I’d appreciate feedback to improve the script. Does this work for you?
ReactOS; a free alternative to Windows 26 November, 2008Posted by aronzak in Windows.
Tags: emulation, Open Source Adoption, portableapps, QEMU, ReactOS, Virtualisation, Windows
“For every action there is an equal and opposite reaction” is where ReactOS, what is essentially an attempt at a free Windows clone, derives its name. The project aims to be ‘binary compatible’ with Windows NT, which XP, Vista and the upcoming 7 are based on, meaning that users will be able to run native Windows applications without forking out for a licence from Microsoft, or turning to Bittorrent. It’s an ambitious goal, which, understandably, will take a long time to reach. It’s still in alpha, and aims to be 50% compatible with the NT kernel in version 0.4. But, despite being in the alpha stage of development, it can run some programs without a hitch. You can download .iso images from the main website, or prebuilt disk images for VMware or QEMU. The OS should only be installed on test machines. Virtualising is safer and easier.
Running ReactOS in QEMU seems to work quite well. The system boots up fairly quickly, but then runs slightly sluggishly, possibly because I have not set it up optimally. After the boot, you are confronted with a Windows 2000 look that just seems out of place in today’s operating system shells. There are no programs bundled with it (as one would expect from Windows), but you can use an inbuilt downloader that should automatically install programs from the project’s subversion repository. I didn’t have any luck with it. So, I quickly make an iso with programs from Portable apps on my USB stick. These run with a varying degree of success.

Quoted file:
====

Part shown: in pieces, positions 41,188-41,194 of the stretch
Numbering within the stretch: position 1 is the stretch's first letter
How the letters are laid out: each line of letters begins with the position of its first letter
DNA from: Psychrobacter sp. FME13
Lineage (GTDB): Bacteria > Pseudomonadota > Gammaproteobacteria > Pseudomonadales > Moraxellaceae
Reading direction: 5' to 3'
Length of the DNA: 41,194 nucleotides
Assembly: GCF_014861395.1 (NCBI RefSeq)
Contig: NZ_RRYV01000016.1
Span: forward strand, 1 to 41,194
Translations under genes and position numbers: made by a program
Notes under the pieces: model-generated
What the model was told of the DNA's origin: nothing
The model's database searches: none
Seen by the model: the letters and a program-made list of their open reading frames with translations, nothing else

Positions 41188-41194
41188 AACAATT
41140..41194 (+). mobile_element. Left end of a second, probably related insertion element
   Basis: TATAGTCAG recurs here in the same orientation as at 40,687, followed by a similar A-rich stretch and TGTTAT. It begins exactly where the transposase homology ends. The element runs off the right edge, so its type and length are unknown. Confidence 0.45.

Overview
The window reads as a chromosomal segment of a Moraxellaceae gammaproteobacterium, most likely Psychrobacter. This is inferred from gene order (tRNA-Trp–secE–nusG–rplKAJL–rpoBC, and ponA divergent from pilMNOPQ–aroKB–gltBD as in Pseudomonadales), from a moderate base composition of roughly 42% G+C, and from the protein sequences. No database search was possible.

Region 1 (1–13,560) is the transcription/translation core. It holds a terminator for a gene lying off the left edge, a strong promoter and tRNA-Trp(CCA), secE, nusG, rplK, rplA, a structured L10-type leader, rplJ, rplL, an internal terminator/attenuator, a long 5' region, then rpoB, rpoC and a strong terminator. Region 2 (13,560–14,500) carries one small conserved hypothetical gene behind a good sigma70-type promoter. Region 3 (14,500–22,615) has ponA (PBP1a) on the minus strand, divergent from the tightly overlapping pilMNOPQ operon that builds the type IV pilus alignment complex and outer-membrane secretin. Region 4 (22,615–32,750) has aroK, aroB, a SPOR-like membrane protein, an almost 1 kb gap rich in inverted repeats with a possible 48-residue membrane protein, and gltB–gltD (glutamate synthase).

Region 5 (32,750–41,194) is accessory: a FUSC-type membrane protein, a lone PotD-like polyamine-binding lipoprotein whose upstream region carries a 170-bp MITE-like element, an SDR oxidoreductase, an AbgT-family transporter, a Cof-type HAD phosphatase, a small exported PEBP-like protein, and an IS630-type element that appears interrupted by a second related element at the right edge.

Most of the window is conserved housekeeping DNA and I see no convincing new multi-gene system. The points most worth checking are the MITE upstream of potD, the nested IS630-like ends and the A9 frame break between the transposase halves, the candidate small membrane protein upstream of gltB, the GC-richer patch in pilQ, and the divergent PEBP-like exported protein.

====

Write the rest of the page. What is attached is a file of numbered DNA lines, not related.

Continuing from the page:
TrueCrypt, AbiWordPortable, Notepad++Portable, PortableAppsBackup, WinSCPPortable and 7-ZipPortable all seem to work.
PortableAppsMenu opens, and can spawn other applications, but it’s image is out. Otherwise it works.
ClamWinPortable opens a window, but does not have any icons, and freezes the OS after it successfully brings up a configuration dialogue.
VLCPortable cause the whole OS to crash in version 0.3.6, but running the latest build it starts. Icons are missing, however, and the logo seems to be upside down and blue (Inversed colours?) (???), some icons are missing, and trying to open a dialogue to open media causes the program to crash. Might be a long day tomorrow on IRC.
Both SunbirdPortable and PuTTYPortable had some errors and did not start.